To clear, I just said to start with those links. You should definitely branch out and spend a lot more time reading up, because clearly you haven't yet.

    Please, finish reading all those documents, and then read some more, and then show me all the white papers, academic articles, or think tank papers that support your position, or disprove mine.

  • A few NATO countries are lobbying the rest to be bolder when it comes to sending their own soldiers to Ukraine
  • Holy shit ...

    No, I'm saying flood Ukraine with Western arms because it's worth it.

    But putting in active duty NATO troops is a sure fire ticket to an uncontrollable escalation.

    I have to admit though, seeing all you keyboard strategists act like force on force conflict between NATO and Russia is no big deal, makes me believe either you're all genuine idiots, or are actually pushing a coordinated message yourselves. Most likely it's the former, but that's just a guess.

  • A few NATO countries are lobbying the rest to be bolder when it comes to sending their own soldiers to Ukraine
  • ....are you seriously claiming that a direct conflict with NATO forces on their borders, or within their occupied territories, wouldn't change Russia's strategic calculus in regards to the use of nuclear weapons?

    Please, tell me what base of geopolitical knowledge, or Russian military doctrine, are you basing this on?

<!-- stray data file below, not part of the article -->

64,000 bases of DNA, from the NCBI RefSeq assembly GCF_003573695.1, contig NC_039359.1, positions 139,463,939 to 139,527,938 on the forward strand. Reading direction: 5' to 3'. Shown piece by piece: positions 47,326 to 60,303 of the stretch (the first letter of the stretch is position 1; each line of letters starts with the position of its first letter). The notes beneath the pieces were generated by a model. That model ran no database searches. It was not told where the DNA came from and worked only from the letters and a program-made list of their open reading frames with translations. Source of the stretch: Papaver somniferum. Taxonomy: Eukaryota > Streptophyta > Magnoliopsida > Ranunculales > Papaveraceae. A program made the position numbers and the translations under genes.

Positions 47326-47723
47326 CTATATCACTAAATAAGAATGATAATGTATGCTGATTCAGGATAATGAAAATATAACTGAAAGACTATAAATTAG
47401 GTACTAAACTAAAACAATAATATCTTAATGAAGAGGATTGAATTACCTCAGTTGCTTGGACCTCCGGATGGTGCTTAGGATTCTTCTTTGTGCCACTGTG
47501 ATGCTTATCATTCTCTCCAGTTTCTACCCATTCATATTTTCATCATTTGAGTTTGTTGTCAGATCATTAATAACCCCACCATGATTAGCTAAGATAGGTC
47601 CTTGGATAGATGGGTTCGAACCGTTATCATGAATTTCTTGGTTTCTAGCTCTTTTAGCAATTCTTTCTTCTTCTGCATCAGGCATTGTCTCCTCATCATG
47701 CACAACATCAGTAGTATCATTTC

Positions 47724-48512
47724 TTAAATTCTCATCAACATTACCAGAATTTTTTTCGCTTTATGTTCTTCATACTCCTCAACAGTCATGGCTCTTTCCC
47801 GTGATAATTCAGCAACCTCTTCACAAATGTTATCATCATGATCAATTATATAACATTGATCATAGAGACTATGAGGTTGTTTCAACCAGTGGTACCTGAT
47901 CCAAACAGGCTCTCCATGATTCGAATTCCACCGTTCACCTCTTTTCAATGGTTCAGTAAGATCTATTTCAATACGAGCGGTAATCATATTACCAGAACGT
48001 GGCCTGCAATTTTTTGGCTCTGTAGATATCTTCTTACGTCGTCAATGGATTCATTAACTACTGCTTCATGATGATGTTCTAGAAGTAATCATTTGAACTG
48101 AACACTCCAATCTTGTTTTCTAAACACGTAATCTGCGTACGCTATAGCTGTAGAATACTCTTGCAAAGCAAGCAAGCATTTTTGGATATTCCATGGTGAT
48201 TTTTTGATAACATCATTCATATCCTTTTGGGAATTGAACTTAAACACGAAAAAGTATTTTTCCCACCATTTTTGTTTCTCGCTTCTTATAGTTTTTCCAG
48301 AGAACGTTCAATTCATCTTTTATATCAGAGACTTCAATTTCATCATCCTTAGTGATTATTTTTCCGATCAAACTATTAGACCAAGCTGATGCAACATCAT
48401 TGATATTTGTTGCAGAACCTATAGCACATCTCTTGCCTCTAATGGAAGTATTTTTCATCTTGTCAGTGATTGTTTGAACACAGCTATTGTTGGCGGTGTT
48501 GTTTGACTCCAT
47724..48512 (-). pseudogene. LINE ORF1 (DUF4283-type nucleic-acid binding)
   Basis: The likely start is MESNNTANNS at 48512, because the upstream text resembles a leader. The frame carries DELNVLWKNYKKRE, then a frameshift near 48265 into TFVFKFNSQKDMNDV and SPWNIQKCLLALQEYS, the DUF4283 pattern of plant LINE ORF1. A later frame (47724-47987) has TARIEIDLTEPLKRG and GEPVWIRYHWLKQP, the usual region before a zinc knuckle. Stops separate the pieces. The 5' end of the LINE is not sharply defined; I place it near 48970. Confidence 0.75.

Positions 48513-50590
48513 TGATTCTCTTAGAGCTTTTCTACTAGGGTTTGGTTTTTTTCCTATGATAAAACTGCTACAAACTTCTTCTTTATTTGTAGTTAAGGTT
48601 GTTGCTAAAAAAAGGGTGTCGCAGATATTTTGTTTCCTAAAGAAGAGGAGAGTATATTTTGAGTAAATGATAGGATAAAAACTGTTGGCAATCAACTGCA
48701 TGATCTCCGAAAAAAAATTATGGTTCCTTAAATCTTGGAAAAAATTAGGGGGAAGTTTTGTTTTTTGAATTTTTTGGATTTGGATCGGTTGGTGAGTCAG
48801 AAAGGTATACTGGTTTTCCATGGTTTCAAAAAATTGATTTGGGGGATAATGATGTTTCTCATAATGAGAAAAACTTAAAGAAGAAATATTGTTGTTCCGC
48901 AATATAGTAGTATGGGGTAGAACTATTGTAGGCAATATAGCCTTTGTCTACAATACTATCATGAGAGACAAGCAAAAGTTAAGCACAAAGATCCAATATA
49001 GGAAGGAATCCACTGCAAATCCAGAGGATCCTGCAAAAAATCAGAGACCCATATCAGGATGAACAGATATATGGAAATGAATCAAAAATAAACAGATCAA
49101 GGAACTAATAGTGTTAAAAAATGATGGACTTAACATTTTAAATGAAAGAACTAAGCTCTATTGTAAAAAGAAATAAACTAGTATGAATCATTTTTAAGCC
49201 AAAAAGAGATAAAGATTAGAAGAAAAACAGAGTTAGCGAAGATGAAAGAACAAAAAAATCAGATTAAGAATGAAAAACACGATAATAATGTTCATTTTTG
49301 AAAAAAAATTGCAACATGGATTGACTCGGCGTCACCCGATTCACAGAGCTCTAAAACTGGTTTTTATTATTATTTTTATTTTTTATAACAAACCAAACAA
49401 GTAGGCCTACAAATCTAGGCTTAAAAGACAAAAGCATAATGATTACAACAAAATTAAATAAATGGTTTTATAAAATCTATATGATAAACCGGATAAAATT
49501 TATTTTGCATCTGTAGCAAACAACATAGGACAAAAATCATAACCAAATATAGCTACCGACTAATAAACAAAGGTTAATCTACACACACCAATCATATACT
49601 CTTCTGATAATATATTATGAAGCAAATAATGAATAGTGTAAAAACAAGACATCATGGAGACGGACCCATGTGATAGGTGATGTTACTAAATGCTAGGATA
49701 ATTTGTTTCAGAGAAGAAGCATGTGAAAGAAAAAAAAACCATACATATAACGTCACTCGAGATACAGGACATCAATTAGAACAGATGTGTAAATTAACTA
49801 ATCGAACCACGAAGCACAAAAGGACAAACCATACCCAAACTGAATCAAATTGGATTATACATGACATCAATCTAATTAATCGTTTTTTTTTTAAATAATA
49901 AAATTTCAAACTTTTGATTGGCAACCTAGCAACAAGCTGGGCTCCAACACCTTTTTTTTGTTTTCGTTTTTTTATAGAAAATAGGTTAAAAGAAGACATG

Because every white paper and analysis of Russian First Strike Doctrine that I've read, would seem to fly in the face of your claims. So... please put my mind at rest and show me the sources that I'm missing here.

  • A few NATO countries are lobbying the rest to be bolder when it comes to sending their own soldiers to Ukraine
  • It's NOT just about what Russia wants...

    This is the type of plan that hawks in the west would draw up because THEY want the casus belli to justify deploying combat troops.

    That's my point. Those risks are intentionally high, because that's what they want.

    And no, that's not okay. Russia has no chance to win a conventional conflict against the West, period.

    What do you think they'll do to avoid that crushing defeat by NATO forces right on their border, and within their occupied territory?

  • A few NATO countries are lobbying the rest to be bolder when it comes to sending their own soldiers to Ukraine
  • You're misunderstanding where my concerns are placed, and why.

    Imagine a Russian cruise missile volley hits the mess hall, or barracks, and kills 30-50 Americans.

    How do you think an American administration would respond?

    How will the Russians respond to the Americans response?

    What rung of escalation ladder do we end up at?

    What happens when another strike kills 15 UK troops the following week?

    How will the UK respond?

    How will the Russians respond to that?

    How much further until the last rung?

    Yes, we both agree that Ukraine needs support, and much more then they're getting.

    But I don't think you're fully appreciating the risks associated with deploying active duty NATO troops to Ukraine.

  • ‘What’s the Problem?’ Zelensky Challenges West Over Hesitations.
  • They have thousands*. Although due to the high cost and difficulty of maintaining them over decades, it's quite possible that only hundreds will actually detonate once they reach their targets.

    Which is still enough to cause a nuclear winter.

    *Thousands of warheads, but many of those will be MIRV, so a single ICBM can impact multiple locations.